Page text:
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6 Month Baby Schedule


formula fed baby routine at 6 months

formula fed baby routine at 6 months formula fed baby routine at 6 months Here’s a glimpse into Adelaide’s routine at 5-6 months. Everything is a little less consistent (with the exception of bedtime) than it was with Lincoln but only because I don’t sacrifice everything else for the sake of baby’s sleep like I did this time a year ago with baby #1. I try to be home during nap time because she sleeps SO much better in her bassinest (best new baby product we tried this time around) but if we have errands to run or people to see or just a workout to squeeze in, I’ll push one of her naps by an hour or so.

Just looking for a sample schedule? Click over to page 2 for the condensed version.

Sometime between 4-5 am: Adelaide wakes up and I hear her chatting from my room across the hall. I walk straight to the kitchen to make a warm 6 ounce bottle, which takes three or four minutes. I leave the kitchen light on so there’s a bit of light coming through the door as I walk quietly into her room. I hand her the bottle while she’s still lying in her bassinest and quickly change her diaper while she begins drinking. She still sleeps partially swaddled in her Halo Sleep Sack Swaddle so her left arm stays swaddled through the diaper change. When I’m done, I pick her up and we finish the bottle rocking in glider across the room. The whole time her room stays dark, her noise machine stays on, and I don’t say a word. Before I leave I slip the pacifier back into her mouth and press the vibration button on her bassinet.

Sometime between 6:30 and 7:30 am: Adelaide wakes up for the day. Again, I hear here chatting in her crib and this time the first thing I do is talk or sing to her while opening the curtains and turning off the noise machine before unswaddling her and picking her up. And then there’s another diaper change.

Its playtime for the next hour and a half, rotating between sitting in her bumbo on the kitchen table while Lincoln and I eat breakfast and lying on the floor of the living room while Lincoln and I play with cars (or animals or trains or blocks). She loves to watch her brother and he’ll hand her toys to chew on.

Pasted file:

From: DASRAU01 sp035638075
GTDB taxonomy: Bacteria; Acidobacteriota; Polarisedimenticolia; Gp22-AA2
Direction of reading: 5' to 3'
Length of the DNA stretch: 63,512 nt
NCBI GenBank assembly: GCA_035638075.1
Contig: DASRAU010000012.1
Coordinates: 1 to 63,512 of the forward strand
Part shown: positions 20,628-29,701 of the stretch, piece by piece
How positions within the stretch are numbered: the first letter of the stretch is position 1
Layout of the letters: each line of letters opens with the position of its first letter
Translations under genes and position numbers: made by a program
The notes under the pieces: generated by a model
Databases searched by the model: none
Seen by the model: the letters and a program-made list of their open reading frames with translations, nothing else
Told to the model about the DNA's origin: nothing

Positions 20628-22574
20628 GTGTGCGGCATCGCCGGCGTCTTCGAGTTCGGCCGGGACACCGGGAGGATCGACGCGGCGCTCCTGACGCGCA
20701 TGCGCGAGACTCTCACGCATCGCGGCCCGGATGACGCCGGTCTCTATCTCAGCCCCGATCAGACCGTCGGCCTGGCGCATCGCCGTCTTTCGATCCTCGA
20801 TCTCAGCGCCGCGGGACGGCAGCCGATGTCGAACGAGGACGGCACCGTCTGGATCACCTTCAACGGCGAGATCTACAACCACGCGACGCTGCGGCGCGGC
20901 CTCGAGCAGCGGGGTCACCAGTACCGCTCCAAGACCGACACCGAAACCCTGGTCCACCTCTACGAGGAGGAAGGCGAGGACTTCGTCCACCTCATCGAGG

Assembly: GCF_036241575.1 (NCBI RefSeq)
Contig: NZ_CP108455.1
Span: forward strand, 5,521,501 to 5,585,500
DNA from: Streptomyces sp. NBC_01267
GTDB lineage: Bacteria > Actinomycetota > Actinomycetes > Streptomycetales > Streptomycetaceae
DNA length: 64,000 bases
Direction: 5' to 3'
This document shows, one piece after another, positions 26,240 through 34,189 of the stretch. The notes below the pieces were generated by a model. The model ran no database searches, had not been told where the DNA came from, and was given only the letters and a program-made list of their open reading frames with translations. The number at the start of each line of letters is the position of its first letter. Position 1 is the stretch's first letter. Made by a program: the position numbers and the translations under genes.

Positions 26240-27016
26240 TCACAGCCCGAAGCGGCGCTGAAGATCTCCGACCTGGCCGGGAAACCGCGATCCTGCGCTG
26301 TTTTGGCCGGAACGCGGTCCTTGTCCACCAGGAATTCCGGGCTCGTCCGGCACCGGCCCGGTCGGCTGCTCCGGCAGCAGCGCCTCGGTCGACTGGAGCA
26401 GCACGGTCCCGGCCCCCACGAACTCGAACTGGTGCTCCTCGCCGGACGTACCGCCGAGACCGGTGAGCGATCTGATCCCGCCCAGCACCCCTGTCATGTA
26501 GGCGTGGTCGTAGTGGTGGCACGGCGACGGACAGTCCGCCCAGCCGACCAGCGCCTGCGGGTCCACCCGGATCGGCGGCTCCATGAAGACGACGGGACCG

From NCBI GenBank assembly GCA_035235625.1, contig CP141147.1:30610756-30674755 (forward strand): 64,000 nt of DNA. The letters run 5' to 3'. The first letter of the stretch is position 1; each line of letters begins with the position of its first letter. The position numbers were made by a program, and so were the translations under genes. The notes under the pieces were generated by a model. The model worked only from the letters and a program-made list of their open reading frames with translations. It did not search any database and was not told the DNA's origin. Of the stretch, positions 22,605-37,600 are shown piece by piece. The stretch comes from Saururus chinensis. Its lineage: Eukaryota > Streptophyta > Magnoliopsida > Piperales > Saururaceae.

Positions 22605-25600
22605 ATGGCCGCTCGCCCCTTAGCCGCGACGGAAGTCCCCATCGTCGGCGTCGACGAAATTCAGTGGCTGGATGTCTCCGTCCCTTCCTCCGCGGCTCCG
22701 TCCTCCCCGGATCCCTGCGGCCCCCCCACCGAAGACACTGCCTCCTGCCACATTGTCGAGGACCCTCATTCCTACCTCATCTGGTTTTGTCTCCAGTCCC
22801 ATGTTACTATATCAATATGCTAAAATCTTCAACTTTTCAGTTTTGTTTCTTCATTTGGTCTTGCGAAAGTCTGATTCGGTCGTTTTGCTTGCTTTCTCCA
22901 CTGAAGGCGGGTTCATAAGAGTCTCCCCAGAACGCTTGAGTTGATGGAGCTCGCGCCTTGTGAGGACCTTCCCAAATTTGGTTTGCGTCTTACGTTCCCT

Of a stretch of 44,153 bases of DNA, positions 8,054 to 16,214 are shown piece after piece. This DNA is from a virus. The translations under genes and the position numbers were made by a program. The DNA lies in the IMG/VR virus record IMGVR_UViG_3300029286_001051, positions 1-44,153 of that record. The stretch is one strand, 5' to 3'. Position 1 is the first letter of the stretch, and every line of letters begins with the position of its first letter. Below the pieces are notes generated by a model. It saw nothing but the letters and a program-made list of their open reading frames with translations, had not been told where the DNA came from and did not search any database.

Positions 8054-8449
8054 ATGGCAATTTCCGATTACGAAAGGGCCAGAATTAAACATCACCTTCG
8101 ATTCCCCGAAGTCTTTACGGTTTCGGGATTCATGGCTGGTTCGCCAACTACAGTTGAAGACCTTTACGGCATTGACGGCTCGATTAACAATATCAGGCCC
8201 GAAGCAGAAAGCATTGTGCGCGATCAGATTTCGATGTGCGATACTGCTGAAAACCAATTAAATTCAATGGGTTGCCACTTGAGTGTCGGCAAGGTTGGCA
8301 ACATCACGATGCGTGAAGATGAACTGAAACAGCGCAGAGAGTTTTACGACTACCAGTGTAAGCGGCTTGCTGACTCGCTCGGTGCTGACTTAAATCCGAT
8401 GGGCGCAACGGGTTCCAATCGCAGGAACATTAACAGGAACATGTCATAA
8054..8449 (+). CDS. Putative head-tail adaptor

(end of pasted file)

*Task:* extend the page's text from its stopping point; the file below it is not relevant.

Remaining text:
9:00 am: She’s starting to get fussy so I make another 6 ounce bottle. Adelaide is swaddled in her Halo Sleep Sack (these days only one arm is swaddled), the noise machine is on, the lights are off, the blackout curtains closed, bassinet vibration, and her pacifier is in her mouth. Usually while I’m going through this quick routine I’m singing a soft song while Lincoln is still playing in the living room.

Sometimes she doesn’t go right to sleep without fussing and I head back in every 3-6 minutes to reassure her with a soft word and the reinsertion of the pacifier.

10:00 am: She wakes up on her own and often Lincoln is the one to hear her talking in her room. If she isn’t awake on her own at this point, I’ll go in, turn off her noise machine and leave the door open so she’ll begin to wake up. With Lincoln I can count the number of times I woke him from a nap on one hand but with Adelaide, I’m far less concerned about it affecting her other naps and we have places to be.

Because it’s freezing, the post-nap getting dressed process usually just involves a diaper change and maybe a hair brush and Adelaide often stays in he fleece footie pajamas all day. But if it’s not too cold, if her pajamas are dirty, or if I’m feeling extra ambitious, this is when she gets dressed.

10:30 am: We head to the gym just down the street and Adelaide and Lincoln are checked into the daycare. She spends the next hour or hour and a half between the activity center, a little bouncer, and the arms of the sweet daycare ladies. Usually she drinks another 4 ounces.